A quick 101: Veronica Chandler is an advice columnist in her home of Jackson Hole, Wyoming. Having spent several years living in New York City, she is happy to be away from the big city. She feels out of her depth in the advice role she has fallen into and is terrified that she’ll be found out for the fake she imagines herself to be as she feels her sexual inexperience along with a number of other self-perceived inabilities undermine her.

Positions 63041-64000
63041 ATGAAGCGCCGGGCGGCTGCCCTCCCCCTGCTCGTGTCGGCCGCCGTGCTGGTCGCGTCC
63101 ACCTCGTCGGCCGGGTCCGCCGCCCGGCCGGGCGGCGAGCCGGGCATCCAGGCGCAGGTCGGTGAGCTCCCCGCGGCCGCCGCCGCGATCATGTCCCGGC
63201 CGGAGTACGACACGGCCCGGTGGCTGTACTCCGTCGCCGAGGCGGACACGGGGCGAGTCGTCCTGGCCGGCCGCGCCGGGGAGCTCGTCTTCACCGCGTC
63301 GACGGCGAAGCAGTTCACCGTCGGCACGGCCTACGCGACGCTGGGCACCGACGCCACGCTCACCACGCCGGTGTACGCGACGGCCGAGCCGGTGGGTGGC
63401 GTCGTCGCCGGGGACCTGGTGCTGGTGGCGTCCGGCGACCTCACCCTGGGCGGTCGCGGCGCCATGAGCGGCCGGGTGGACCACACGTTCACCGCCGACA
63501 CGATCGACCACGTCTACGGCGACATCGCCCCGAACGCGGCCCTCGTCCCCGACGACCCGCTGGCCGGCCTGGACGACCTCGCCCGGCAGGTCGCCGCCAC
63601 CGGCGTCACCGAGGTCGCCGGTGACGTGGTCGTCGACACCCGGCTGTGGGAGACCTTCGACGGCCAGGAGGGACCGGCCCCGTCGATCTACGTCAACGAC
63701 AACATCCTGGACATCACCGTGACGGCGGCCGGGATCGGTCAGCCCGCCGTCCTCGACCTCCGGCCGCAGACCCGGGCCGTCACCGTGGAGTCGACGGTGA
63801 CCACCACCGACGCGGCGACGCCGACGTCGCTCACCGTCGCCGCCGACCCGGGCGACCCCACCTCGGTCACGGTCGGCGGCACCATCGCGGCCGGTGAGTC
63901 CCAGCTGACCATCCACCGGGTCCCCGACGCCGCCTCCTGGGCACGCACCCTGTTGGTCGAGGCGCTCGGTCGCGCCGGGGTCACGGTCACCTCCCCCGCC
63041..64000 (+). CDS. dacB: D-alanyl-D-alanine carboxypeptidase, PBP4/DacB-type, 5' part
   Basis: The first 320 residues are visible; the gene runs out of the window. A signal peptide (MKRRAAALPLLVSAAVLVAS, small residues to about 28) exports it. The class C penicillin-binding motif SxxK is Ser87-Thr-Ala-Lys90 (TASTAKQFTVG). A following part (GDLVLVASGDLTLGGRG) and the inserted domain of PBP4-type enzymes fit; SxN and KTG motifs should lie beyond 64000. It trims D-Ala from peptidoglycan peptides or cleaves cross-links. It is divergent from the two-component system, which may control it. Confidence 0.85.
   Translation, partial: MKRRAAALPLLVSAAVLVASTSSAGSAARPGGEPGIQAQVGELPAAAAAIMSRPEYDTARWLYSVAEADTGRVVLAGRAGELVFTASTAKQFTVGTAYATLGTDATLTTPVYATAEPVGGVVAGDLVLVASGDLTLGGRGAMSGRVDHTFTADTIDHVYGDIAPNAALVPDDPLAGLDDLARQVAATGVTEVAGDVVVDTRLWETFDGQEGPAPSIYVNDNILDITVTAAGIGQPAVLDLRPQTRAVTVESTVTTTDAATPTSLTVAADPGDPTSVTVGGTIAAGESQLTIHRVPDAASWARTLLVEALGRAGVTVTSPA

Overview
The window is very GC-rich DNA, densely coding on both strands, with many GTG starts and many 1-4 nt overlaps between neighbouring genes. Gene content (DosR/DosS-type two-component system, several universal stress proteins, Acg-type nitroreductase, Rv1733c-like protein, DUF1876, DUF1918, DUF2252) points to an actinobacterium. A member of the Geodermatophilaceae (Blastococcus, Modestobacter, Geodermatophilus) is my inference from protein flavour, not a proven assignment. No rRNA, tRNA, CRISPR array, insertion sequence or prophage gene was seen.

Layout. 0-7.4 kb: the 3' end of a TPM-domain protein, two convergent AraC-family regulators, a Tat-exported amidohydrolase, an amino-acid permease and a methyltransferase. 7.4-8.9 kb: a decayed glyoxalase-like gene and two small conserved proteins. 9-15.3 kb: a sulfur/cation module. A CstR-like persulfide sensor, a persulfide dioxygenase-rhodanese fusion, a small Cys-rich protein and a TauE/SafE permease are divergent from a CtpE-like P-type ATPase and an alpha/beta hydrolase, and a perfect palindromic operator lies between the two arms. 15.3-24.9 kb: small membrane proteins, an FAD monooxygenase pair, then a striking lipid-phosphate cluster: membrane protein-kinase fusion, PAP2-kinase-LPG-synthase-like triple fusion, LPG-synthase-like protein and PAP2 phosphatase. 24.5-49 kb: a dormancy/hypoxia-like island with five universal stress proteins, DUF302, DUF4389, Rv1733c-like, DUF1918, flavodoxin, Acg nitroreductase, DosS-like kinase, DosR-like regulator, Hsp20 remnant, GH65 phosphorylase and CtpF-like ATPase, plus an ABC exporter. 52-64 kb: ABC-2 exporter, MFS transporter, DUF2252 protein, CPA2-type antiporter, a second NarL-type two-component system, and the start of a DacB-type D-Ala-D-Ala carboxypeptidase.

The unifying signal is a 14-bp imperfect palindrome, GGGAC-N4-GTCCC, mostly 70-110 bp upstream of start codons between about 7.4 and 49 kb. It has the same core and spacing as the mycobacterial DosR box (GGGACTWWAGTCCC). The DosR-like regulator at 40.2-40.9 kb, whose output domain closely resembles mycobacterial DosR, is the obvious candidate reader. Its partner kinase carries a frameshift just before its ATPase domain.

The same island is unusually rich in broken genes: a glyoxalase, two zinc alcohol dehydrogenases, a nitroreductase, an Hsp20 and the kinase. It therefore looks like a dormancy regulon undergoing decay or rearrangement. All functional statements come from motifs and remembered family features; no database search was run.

Gabe McKenzie is from New York City, which he underplays for he too isn’t a big fan of the city. He is a librarian who has been brought in to start an e-book service for the local library. He transfers to Jackson Hole because he is a bit of a nature lover and wants to have regular access to rock-climbing. Gabe knows that he is in Jackson Hole for only a year as he has the responsibility of taking over his father’s successful chain restaurant business.